“‘Hate is a powerful demon that worms its way into the hearts of fearful men.'”
Hanalee Denney does not have the easiest life. She lives in Oregon in the 1920’s with her mother, a white woman, and her stepfather. Her father, Hank Denney, was an African American man, and since his relationship with Hanalee’s mother was pretty much forbidden, Hanalee knows what hatred feels like. She experiences it every day when she hears about how she has no rights in her state. She feels it every time she goes to church and the ladies ask her mother to consider bleaching Hanalee’s skin. She deals with it when she sees signs in windows stating that the owners have the right to refuse service to those they choose. And then there’s the Ku Klux Klan – something Hanalee lives in fear of, despite the fact that she’s been reassured that they’re only doing good things for the community. Hanalee feels a horrible amount of grief since the death of her father, especially since her mother quickly remarried the town’s physician, and seemed able to move on with her life.
When Joe, the boy accused of killing Hanalee’s father is released from prison, Hanalee plans on confronting him – until he tries to tell her that he wasn’t the one responsible. Even though Hanalee isn’t convinced that Joe is telling the truth, she starts to think differently after she speaks to her father’s ghost one night (yes, she talks to her father’s ghost, and those scenes are truly heartfelt and emotional). He tells her the truth, and she and Joe set out to try and figure it out together. Meanwhile, Joe is dealing with his own demons…and reasons why people in town want him gone.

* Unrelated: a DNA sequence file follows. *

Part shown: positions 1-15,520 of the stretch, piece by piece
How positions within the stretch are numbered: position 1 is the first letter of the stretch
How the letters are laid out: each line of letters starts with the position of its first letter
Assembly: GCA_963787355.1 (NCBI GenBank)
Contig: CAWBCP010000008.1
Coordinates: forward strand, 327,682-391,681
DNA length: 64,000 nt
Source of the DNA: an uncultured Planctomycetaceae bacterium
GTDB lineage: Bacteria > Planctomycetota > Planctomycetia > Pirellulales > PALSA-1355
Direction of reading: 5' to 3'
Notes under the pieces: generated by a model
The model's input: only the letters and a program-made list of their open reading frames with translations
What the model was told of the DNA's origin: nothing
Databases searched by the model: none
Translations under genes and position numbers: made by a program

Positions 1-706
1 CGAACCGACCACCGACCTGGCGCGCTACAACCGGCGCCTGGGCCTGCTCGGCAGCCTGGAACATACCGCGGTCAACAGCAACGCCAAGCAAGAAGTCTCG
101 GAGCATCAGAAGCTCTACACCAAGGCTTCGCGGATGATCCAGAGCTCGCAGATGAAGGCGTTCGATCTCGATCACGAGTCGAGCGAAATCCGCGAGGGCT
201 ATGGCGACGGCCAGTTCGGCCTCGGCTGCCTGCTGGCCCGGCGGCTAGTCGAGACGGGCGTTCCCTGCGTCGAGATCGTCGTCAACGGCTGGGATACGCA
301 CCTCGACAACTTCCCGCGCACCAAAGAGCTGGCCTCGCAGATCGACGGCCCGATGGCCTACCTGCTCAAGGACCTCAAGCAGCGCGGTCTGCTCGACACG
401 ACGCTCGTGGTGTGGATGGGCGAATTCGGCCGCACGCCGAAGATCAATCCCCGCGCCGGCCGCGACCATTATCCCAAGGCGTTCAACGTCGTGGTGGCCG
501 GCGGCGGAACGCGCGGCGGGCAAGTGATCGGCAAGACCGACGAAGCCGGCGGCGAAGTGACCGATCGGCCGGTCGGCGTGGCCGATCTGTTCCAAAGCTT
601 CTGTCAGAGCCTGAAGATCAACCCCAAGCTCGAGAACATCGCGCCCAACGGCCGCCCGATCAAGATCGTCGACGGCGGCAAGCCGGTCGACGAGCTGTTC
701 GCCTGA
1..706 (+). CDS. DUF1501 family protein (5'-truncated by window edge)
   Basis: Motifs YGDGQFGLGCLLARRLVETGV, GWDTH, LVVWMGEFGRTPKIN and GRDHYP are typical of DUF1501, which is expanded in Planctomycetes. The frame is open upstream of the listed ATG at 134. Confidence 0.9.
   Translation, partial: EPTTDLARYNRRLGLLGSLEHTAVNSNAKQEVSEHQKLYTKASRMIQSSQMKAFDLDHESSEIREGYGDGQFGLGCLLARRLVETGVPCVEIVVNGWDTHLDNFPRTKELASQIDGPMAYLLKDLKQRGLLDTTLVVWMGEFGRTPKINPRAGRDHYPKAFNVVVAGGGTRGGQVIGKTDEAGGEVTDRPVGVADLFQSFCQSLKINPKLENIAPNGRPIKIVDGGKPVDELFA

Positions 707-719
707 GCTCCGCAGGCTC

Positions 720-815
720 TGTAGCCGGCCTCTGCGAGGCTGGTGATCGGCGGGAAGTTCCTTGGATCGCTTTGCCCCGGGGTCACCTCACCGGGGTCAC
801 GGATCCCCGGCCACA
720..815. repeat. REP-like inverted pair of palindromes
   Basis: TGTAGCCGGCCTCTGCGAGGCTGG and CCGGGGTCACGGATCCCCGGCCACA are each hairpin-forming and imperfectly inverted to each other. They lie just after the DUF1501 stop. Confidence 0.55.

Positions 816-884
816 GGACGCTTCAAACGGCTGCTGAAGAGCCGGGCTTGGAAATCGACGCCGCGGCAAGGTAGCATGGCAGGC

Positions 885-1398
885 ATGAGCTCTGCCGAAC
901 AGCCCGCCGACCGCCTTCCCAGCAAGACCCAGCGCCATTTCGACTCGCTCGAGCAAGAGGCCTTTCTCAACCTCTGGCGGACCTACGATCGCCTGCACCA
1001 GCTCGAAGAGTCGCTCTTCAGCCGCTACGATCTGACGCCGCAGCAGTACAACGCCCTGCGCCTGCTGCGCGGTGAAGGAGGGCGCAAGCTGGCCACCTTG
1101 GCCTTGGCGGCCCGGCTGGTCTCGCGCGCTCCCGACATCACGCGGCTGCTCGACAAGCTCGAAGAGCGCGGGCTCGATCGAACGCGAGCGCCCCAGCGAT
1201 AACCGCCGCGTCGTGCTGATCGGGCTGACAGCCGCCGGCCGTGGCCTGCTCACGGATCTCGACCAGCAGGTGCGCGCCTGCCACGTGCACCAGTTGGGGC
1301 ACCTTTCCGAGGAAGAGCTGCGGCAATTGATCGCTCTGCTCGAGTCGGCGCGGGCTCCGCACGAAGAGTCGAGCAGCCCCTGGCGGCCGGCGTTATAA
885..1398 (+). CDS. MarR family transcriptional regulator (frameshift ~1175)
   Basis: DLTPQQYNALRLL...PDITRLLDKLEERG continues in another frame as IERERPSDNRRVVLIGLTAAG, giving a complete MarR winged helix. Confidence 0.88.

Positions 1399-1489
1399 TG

This is probably one of the most powerful and impressive books that I have ever read. Hanalee Denney is definitely the most kick-ass female lead I’ve come across yet – she’s strong, she stands up for herself and those around her who deserve it, and while she is not fearless, she isn’t afraid to do what’s right. She does what she has to do to make a difference in the world. While she is independent, she knows when she needs help, and she seeks it out.
Hanalee Denney is a female lead that all girls and young women should admire.
The supporting characters were also great – including Joe. Joe has his own problems to deal with, and he does so while helping Hanalee – and the two of them end up developing an amazing friendship through it all. The way the two of them work together to try and solve Hanalee’s father’s death is quite memorable.
There isn’t any ridiculous romance going on in this book, and I love that about it – it sticks to the main plot and while there are a few things going on in the background, it isn’t hindered by an unnecessary romance that just makes the story seem less believable. Instead, you are given a heartbreaking look at what life was like in the 1920’s in Oregon for people who had a different background, skin color, sexual orientation, religion, or even association with anyone different.
Included in the book are photographs, as well as an interesting timeline that goes over changes to Oregon’s laws after the story took place. This truly is a well thought out and researched novel, and even more than that, it’s an important work of literature that reminds us of how far we have come since those awful days – and how far we still have to go.
If you’ve read other books by Cat Winters, definitely make sure that you don’t miss this one. If you haven’t read anything else by this exceptional author – let this be the one that makes you a fan!
Note: I received an ARC copy of this book from the publisher in exchange for an honest review.